The making of a mini beast (Primary One project)

Some people have called me ‘creative’ but when my son came home with a school project, I think I went a little too far. He was required to make a ‘mini beast’ from junk materials around the house. I immediately thought ‘tomatoes’. Don’t ask me why because I don’t know. I’m like that sometimes – I hear a word, an idea and my brain instantly comes up with a matching solution. I start to run with this, sensible or not.

After much deliberations (and convincing my boy it was a good idea), we decided to make a ladybird out of tomatoes. It made sense! Tomatoes are red so all we’d need to do is make black circles on it. We would use straws as feet and some blu tack for eyes and mouth. Genius!

Excited at the coming together of the plan, we went to the shops and got:

  • Blu tack
  • Permanent black markers
  • Super Glue
  • Tomatoes

*We had straws at home.

You may have guessed by now that our attempt failed. How was I supposed to know that super glue won’t work on a tomato? And how was I to know that if tomatoes are cold (we put them in the fridge), the black markers just leave wet marks that never dry…

We waited and waited but the black circles were fading instead of drying! With heavy hearts, we had to dispose of the faceless tomato. Enter Plan B (I always have one of these – life saver).

I rummaged through my son’s toy box and found a small ball. I got some paper and asked him to colour it completely red. He loved contributing to this (It was turning into my project until this point). With the red paper complete, we made black circles and covered the small ball with it.  A little glue and tape created the beginning of a ladybird. Then we added eyes and a smiling face. The legs went on and Tada!!!!

Welcome Mr. LadyBird the Mini Beast. Cheers all round :).

Thank you, thank you, thank you.


  1. I love it! It’s adorable.


  2. A good lesson for your son that sometimes you need to adapt and change the game plan to make things work.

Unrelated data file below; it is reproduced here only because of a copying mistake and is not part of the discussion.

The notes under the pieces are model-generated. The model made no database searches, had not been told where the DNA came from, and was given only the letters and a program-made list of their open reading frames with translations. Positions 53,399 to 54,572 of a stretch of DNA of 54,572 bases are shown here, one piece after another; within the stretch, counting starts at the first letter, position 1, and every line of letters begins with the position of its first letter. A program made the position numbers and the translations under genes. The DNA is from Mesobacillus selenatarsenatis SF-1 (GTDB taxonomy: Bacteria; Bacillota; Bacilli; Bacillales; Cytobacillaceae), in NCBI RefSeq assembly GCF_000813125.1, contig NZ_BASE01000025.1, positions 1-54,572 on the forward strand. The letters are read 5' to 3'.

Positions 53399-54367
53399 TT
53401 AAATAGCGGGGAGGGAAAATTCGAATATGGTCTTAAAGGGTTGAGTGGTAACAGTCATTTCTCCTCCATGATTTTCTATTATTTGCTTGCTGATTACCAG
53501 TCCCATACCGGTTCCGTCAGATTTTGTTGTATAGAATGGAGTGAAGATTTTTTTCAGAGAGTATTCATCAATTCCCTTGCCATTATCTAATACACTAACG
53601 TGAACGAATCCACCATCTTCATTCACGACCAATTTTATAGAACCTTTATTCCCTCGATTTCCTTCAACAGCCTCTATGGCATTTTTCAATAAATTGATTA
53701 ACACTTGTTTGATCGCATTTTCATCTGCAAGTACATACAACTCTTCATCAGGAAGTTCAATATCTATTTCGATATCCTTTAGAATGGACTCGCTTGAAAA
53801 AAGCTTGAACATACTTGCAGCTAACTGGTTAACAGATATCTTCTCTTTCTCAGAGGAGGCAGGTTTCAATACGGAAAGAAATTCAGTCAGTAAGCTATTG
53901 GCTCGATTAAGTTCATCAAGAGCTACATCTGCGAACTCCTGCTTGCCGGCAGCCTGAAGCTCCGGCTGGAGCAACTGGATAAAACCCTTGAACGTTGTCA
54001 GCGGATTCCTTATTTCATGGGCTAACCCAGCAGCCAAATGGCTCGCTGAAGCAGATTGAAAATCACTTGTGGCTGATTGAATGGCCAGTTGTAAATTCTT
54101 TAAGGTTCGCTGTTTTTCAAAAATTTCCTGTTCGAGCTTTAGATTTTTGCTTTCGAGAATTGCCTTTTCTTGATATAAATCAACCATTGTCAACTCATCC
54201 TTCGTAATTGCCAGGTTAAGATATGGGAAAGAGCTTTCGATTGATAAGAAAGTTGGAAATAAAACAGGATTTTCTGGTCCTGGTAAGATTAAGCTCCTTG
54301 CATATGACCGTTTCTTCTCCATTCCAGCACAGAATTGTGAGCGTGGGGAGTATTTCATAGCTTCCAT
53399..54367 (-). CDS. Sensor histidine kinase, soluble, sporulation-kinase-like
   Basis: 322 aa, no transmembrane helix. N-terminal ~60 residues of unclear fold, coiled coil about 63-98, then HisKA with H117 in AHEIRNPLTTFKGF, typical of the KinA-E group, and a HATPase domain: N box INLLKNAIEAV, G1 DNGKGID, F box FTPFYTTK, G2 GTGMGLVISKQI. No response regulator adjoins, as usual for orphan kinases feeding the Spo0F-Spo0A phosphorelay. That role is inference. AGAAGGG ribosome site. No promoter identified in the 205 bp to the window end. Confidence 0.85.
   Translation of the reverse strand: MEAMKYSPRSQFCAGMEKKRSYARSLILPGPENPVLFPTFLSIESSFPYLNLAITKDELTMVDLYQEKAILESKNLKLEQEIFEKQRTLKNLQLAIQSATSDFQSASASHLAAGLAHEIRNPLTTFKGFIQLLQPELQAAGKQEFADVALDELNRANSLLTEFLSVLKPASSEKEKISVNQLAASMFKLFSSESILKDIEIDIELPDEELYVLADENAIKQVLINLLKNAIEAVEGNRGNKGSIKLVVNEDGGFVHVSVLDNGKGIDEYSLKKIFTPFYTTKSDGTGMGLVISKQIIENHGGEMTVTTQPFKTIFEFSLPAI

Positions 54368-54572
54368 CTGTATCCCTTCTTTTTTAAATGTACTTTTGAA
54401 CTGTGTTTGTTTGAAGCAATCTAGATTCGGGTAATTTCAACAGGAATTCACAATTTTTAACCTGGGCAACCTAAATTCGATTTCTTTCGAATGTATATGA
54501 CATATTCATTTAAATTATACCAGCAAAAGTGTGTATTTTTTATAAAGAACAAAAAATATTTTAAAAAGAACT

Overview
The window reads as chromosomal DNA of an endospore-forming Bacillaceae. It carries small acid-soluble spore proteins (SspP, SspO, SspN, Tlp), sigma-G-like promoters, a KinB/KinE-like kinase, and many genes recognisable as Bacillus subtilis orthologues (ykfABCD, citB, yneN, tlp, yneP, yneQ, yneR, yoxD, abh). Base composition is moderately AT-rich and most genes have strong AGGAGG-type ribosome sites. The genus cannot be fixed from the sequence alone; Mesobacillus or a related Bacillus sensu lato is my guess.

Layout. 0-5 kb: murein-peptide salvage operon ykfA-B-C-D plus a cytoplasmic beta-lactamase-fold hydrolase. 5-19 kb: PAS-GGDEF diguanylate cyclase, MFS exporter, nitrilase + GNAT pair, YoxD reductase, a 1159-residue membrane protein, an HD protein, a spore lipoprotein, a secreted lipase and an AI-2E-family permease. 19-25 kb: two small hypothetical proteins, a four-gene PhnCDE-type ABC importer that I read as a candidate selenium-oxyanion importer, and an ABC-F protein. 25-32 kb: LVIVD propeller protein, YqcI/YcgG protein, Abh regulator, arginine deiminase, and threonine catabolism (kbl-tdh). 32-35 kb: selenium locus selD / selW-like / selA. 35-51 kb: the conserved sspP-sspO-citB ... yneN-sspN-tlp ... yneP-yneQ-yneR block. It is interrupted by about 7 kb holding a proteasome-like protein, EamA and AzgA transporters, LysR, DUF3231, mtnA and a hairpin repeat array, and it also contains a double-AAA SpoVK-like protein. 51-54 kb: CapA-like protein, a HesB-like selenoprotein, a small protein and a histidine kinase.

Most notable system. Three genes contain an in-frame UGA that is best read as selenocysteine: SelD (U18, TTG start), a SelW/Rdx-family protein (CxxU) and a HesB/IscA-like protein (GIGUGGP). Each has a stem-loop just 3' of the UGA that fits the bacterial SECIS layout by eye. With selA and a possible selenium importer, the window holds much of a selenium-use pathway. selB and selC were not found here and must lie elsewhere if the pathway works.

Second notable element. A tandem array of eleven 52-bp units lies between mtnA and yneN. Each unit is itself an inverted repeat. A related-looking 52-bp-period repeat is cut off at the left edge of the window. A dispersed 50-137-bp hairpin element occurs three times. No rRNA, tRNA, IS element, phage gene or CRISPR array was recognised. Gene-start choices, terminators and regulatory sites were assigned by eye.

3. How old is your son? A lady where I used to work did an entire project for her daughter. It was a crocheted bag (made out of plastic bags). While it turned out really well, and the teacher loved it, I felt like she should have let her daughter do the project herself. What did she learn by mom doing it for her (they were supposed to do a recycling project).

    That said, of course kids need some assistance. Did your son think of the ladybug idea, or did you? Because I also think it’s a good idea to let them use their own imaginations. And yes, the ladybug turned out to be very cute. I just want to caution against doing a child’s work for him and letting them use their own imaginations. It might not turn out as well, but their sense of satisfaction will be much deeper. Sorry if I sounded preachy. I’m sure you’re a great mom. Just wanted to put in my 2 cents. I keep seeing this at work — mom’s who do their kid’s work. And frankly, it drives me crazy. My parents never did that — they assisted when asked, but we did all our own homework and I think you learn much more from doing your own work, is all.


    • Your point’s understood, Julee. And I agree. My son is 5. I honestly think at that age, he cannot single-handedly make a ‘mini beast’ without help. I suggested a few bugs to him e.g. ladybird (tomatoes), caterpillar (cucumber)…. I was in heavy vegetable mode that day.

      But it’s easy to get carried away. Your parents did the right thing. 🙂


      • I didn’t know his age, which is why I asked. Yeah, 5 is probably too young. I’m just concerned with (and baffled by) the new trend where parents do everything for their kids, including their homework. I don’t think it’s a good idea, personally.

        But at 5 I doubt he could have pulled it off by himself. You never know, though! You might have a little engineer or artist on your hands, who knows?!

        The vegetable idea is fun, and it never occurred to me that super glue and markers wouldn’t stick to vegetable skin. Who knew? I’ve learned something valuable, lol, in case I have the hankering to make my own vegetable bugs or sculptures or whatnot!


  4. Hahaha, great. You enjoyed doing this didn’t you ! 🙂


  5. I think you should make the ladybird some friends to play with :D.


  6. You know, it just occurred to me — you call them ladybirds and we (in the U.S.) call them ladybugs. Funny that I just realized that! Wonder why ladybird/ladybug. It really is a bug, not a bird!


    • Yeah, Google brings up the same insect regardless of the name I use so it appears to go by both names. And it never occurred to me- it’s not a bird!!! Odd.


  7. Echoes from the past says:

    The Ladybird Minibeast thing really looks cool. Cooler than some nightmares I use to have in MOA block A.005, about 12 years ago.


  8. I SO miss having small children in the house – one minute they’re pestering you to make mini-beasts, and the next they’re shaving and sitting the baccalaureat. Enjoy this time!


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